29 July 2007

Finding unity in the Word

Several days ago, Matthew Dutton-Gillett+ posted a thought-provoking and moving essay over at the Episcopal Majority. It's a response to +Henry Orombi's article in First Things entitled "What is Anglicanism?"

I highly encourage you to read Matthew's essay. Here's a sample:
If we are to restore unity amidst our differences, I don't think we will find it in the Bible. After all, the expression of the Word of God par excellence for Christian people is not the Bible. It is, rather, Jesus himself – the Word made flesh. At the heart of our faith, we see Jesus as the most sublime expression of the Word of God, and we are convinced that Jesus as the Christ is not locked into a particular period of history, but is a living presence in the life of the church today and in the life of each of us who seek to be his followers. The Bible is a tool – and an indispensable one – in coming to know the Christ, as are tradition and reason. But the tools can ever only be tools – none of them can ever replace the One whom they help us to find.

St. Paul has been much maligned over the years. He is regarded by many as a misogynistic conservative. But it is closer to the truth, I think, to acknowledge that whatever else St. Paul was or might have been, at heart, he was a mystic whose own conversion to the Christian faith was rooted in an encounter with the Risen Christ that was difficult to put into words. As Paul himself says, when it happened, he couldn't tell whether or not he was in his own body, and after it was over, he had seen things that were impossible to describe. But the result of this encounter with the Risen Christ for Paul was radical transformation – the kind of transformation that made Paul, the observant Jew, able to say – quite astonishingly – that in Christ, there is "neither Jew nor Greek, slave nor free, male nor female." This leads me to conclude that in Christ, there is also neither conservative nor liberal, Global South or Global North, straight or gay. Rather, there are only human beings made in the image of God, baptized into the Body of Christ, each seeking to be transformed through our own encounter with the Risen Christ. Our life in Christ lies exactly there: in Christ. Not in the Bible, nor even in our tradition. And Jesus reminded his followers many times that life in Christ was often an unpredictable and personally crucifying experience.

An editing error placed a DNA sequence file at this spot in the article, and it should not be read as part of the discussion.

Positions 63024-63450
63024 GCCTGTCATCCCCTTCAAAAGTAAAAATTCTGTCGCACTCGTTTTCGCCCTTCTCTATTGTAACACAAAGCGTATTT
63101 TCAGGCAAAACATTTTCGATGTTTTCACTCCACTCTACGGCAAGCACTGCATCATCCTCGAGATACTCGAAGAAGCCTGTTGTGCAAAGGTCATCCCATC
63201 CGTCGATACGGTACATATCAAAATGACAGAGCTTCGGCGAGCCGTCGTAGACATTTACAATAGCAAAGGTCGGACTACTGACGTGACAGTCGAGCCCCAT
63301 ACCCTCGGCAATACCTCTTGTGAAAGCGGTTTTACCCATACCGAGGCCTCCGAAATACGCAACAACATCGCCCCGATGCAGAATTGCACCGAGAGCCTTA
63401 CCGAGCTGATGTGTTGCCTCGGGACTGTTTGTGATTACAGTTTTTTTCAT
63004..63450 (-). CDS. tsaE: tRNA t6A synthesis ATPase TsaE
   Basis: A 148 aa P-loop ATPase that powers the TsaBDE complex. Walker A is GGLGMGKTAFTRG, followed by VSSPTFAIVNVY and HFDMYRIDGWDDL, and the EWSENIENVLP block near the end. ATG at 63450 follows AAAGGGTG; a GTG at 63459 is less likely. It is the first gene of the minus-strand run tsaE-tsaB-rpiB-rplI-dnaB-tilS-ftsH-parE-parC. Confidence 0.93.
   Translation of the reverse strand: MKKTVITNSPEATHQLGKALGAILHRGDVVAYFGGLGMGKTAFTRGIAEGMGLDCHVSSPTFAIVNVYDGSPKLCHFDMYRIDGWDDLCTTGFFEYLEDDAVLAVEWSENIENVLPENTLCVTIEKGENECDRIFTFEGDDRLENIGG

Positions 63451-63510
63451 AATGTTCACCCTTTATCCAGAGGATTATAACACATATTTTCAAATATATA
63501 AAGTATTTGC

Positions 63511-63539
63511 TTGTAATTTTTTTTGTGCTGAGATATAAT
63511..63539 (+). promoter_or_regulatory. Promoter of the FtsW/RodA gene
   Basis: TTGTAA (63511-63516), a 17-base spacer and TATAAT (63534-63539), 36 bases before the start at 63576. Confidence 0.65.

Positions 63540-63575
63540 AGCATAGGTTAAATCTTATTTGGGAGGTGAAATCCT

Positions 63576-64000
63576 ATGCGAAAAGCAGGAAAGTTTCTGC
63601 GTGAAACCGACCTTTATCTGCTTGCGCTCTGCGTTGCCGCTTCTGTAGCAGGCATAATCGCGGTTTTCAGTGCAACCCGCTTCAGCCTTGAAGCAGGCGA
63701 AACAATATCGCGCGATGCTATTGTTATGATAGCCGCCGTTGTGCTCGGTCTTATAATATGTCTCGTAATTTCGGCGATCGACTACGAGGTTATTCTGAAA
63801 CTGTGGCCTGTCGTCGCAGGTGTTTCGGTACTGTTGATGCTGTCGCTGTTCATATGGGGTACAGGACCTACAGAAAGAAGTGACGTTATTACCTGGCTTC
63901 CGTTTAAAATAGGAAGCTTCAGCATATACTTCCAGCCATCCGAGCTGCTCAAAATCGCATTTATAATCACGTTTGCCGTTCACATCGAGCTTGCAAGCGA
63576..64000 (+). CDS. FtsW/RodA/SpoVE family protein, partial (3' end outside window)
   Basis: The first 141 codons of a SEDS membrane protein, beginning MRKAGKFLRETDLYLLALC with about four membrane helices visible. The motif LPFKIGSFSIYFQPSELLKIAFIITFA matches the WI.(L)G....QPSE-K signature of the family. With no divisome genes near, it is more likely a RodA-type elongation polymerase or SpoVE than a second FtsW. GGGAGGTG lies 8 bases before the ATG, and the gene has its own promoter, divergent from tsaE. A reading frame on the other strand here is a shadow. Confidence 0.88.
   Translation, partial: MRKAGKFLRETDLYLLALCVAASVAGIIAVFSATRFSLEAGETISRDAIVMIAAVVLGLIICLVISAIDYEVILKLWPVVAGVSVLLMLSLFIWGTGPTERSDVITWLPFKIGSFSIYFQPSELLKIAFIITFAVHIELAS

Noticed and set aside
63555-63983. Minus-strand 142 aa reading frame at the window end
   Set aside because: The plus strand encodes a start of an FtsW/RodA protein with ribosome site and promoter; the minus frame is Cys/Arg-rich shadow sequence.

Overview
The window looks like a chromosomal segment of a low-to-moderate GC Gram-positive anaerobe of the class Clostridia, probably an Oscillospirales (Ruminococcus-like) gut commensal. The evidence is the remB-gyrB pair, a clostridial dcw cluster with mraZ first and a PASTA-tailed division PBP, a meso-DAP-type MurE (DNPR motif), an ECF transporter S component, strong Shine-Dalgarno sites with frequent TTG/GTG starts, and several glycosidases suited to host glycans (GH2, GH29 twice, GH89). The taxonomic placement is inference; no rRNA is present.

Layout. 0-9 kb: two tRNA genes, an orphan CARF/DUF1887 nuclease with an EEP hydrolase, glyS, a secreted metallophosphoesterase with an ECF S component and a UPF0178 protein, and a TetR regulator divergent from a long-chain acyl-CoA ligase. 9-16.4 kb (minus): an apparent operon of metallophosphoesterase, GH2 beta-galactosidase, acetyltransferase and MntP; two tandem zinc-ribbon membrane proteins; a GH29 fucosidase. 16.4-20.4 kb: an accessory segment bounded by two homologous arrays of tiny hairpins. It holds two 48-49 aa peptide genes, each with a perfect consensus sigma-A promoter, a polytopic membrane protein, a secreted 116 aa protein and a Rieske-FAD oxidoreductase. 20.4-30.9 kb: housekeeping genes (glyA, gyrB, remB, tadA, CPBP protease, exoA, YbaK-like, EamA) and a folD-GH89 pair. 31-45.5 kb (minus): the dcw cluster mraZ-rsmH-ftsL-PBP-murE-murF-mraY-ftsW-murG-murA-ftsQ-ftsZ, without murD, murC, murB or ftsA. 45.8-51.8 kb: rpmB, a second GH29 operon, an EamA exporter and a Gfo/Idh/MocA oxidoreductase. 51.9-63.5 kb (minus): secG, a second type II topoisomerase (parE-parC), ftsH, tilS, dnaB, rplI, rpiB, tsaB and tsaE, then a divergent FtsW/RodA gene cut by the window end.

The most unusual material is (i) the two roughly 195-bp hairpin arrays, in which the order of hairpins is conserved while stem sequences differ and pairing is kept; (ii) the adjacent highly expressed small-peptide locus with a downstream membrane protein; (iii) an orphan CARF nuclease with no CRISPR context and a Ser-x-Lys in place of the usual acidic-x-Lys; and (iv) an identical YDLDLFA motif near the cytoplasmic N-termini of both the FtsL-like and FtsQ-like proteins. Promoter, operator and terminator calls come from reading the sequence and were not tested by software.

The parts of Archbishop Orombi's essay that I found most moving were the stories he told of how Ugandan tribal culture was transformed in various ways through encounter with Christ. The archbishop's recognition of this transformation should remind both his Ugandan church and ours that our transformation in Christ is never completed in this life, and thus there is likely more in both his culture and ours that still longs to be touched by the healing and life-changing power of the Risen Christ. It would be a grave error for the archbishop and his church if they were to assume that no further transformation in their lives and in the life of their church and culture were needed. But it would be an equally grave error for me, or for us in the Episcopal Church, to make that same assumption, or to assume that we are somehow advanced beyond the world's other Anglicans in that process of transformation. Jesus is not done with any of us. We are all, in our own ways, incomplete. Perhaps this is where our true unity lies.

Wouldn't it be a remarkable thing if all the Anglican bishops were to gather together at Canterbury next year fully aware of their own incompleteness, and seeking their completion in Christ and in one another? That would be by far the most powerful witness I could imagine, both to the church and to the world.
That seems right on. We won't find the answers to what vexes our church on our own. We need Jesus for that. Imagine what our Communion might be like if all the bishops behaved as if they believed what they preached.

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